NEWS-LEDGER EDITORIAL, Nov 9, 2011
There’s always been a part of the media that has been salacious and irresponsible. But it’s pretty clear that some media that used to consider itself “respectable” has lowered its standards. A lot.
The Internet – by its very character and by its crowded nature – has been a catalyst for this unwelcome change.
You can find plenty of examples of this downward slide on your own. A couple of examples that caught our eye recently were directly related to West Sacramento, and were found in online news stories posted by mainstream Sacramento television stations. Respectable stations.
Both relied heavily on anonymous sources to flesh out their stories.
The first concerned the closure of a West Sacramento charter school. The TV station report relied heavily on an anonymous source, who decried the school’s management and made serious allegations repeated in the news story. The station didn’t explain why they granted the source anonymity – they just let him or her talk. It’s a great way to juice up an article, but a lousy way to be fair or get to the truth of a matter when you let somebody sling mud from behind a curtain.
The second recent news story was another online report from a TV station – this time, concerning allegations against a local teacher and coach who had been accused of inappropriately touching a female student. The station published information from unnamed students (possibly minors) alleging other questionable behavior by the teacher. The rumors appeared to make the teacher look more guilty.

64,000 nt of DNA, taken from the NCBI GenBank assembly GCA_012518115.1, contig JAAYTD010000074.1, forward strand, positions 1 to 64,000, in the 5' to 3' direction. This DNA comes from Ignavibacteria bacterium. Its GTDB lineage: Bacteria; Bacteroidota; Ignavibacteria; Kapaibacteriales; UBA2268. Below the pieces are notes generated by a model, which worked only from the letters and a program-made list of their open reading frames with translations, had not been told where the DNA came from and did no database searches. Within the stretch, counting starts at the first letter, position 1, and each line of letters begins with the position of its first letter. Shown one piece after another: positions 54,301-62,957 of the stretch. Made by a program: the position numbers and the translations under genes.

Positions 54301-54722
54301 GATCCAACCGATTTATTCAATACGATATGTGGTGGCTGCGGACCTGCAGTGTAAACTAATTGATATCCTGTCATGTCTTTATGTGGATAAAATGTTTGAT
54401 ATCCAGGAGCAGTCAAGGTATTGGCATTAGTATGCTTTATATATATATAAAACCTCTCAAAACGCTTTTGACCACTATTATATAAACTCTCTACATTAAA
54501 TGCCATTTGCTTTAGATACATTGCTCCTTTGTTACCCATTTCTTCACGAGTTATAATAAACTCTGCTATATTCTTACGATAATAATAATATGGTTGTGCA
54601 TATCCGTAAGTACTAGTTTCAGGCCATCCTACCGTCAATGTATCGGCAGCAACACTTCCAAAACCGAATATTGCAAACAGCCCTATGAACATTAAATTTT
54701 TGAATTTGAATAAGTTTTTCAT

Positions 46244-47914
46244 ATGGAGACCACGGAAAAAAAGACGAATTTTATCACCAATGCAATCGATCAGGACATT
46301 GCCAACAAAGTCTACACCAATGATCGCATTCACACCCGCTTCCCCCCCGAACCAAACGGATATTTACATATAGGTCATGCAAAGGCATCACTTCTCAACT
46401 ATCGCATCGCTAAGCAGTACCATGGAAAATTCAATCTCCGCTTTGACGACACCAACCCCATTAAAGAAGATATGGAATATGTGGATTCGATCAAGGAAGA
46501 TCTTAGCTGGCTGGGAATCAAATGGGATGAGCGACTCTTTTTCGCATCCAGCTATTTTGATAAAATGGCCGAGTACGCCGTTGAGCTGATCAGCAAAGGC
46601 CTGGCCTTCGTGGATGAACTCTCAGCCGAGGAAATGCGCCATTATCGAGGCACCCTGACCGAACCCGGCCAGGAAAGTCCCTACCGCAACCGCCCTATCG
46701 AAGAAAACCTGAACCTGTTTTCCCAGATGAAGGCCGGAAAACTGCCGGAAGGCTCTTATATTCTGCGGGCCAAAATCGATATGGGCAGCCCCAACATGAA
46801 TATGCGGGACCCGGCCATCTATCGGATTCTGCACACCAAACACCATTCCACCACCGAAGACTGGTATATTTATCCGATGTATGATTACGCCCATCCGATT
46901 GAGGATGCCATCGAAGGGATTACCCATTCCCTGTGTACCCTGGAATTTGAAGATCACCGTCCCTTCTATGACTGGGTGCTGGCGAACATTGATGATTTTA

Again, it makes for fun reading, but gives the reader little chance to weigh the accuracy or bias of the charges. How old were the students reporting the rumors? Did they have first-hand knowledge of what they were talking about, or is it just idle gossip? We can’t tell.
It’s not a journalist’s job to search out and publish rumors.
Sometimes, a news agency can make a good case for using information from an anonymous source, and it should always be as a last resort. Perhaps the information is important, and there’s no other way to get it without granting anonymity.
Any respectable news organization has a policy to restrict the use of anonymous sources. And when it does publish information from a person who remains anonymous, the organization owes its readers and viewers some sort of explanation about where the information is coming from and why the source is left to remain anonymous.
It’s harder to write a juicy news article that way. But it’s easier to write a fair and responsible one.
The News-Ledger experienced something new last week:
A law firm phoned to inquire if this newspaper’s pages were recyclable. That information was needed so the lawyers could decide whether to publish a legal notice in here.
The firm, as you no doubt already knew, was from San Francisco.
(And the News-Ledger is, of course, recyclable – and we encourage our readers to recycle it when done just like we do.)
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Copyright News-Ledger 2011